By Will Callan, Michigan Radio
The Great Lakes News Collaborative includes Bridge Michigan; Circle of Blue; Great Lakes Now at Detroit Public Television; and Michigan Radio, Michigan’s NPR News Leader; who work together to bring audiences news and information about the impact of climate change, pollution, and aging infrastructure on the Great Lakes and drinking water. This independent journalism is supported by the Charles Stewart Mott Foundation.
Two bills introduced last week in Lansing would increase the legal penalties for large boat operators who don’t pass cautiously through the Straits of Mackinac.
Representative Yousef Rabhi (D-Ann Arbor), a co-sponsor on both bills, calls them “absolutely critical.”
“We cannot allow for our water, our way of life, to be threatened by negligence on the part of the shipping industry,” he says.
If the bills are passed, large boat operators who knowingly drop anchor or drag a chain, cable, or other equipment in the Straits of Mackinac would be held criminally liable. They could face a felony charge, serve up to four years in prison, pay a fine of up to $10,000, and cover environmental cleanup costs.
Exempt from those rules would be tribal fishing boats protected by the 1836 Treaty of Washington.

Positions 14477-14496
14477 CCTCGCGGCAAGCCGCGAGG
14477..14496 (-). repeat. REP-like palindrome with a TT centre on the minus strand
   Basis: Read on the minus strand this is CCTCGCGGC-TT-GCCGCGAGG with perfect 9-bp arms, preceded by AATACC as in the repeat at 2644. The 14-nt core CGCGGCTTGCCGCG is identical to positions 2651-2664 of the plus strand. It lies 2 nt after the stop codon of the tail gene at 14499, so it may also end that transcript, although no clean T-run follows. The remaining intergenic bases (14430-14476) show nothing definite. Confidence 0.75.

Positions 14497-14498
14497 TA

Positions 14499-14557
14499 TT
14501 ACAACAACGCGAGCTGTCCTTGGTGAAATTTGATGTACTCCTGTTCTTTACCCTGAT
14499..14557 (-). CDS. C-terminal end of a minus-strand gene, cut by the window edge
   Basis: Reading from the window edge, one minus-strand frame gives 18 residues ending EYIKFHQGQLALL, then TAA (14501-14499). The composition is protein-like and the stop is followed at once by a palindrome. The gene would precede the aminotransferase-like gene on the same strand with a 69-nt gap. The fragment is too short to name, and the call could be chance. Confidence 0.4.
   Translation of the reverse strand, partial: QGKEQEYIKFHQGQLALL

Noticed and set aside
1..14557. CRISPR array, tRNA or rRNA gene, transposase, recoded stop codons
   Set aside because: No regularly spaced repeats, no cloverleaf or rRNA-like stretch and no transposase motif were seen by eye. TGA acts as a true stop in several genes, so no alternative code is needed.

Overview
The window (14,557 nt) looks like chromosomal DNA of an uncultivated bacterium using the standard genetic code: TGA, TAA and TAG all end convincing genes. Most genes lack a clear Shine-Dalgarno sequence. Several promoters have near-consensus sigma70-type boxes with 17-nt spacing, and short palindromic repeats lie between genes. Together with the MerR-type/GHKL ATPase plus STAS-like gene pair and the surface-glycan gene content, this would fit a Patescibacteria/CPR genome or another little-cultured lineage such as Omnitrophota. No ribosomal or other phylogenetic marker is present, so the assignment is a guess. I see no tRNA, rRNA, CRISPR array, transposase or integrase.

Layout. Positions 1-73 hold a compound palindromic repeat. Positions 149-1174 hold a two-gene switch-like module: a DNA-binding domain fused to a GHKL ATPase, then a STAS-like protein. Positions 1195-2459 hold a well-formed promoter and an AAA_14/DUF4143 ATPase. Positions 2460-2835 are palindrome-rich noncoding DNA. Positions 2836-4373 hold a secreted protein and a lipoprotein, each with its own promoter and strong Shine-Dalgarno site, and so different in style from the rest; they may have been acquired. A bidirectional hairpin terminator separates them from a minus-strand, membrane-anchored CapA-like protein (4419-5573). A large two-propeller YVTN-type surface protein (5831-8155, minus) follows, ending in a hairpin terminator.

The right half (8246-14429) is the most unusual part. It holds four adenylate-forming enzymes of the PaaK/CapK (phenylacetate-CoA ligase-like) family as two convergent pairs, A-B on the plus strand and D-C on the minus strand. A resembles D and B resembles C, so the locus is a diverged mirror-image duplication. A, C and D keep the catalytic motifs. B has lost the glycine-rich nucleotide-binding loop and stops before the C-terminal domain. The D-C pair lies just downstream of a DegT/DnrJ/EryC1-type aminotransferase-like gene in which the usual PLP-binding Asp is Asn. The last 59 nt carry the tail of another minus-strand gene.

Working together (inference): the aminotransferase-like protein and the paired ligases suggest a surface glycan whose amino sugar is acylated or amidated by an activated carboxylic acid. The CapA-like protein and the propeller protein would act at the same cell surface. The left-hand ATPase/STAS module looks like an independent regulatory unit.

Piloting a large boat through the Straits without special state approval could also result in a felony, punishable by up to four years in prison or a $5,000 fine (or both).
HB 6307 would also require pipeline operators, like Enbridge, to mark their lines so large vessels could avoid them.
“We do…require that the pipeline operator buoy the line each year and make the investment in making sure that the buoys are operational,” says Rep. Hood.
An anchor strike in 2018 damaged electrical lines and Enbridge’s Line 5.
Last spring, the pipeline was dented by a dragging chain. A Coast Guard investigation found that Enbridge’s own contracted vessels were likely responsible for that latest incident.
Editor’s note: Enbridge is one of Michigan Radio’s corporate sponsors.
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Featured image: Mackinac Bridge (Credit Mark Brush / Michigan Radio)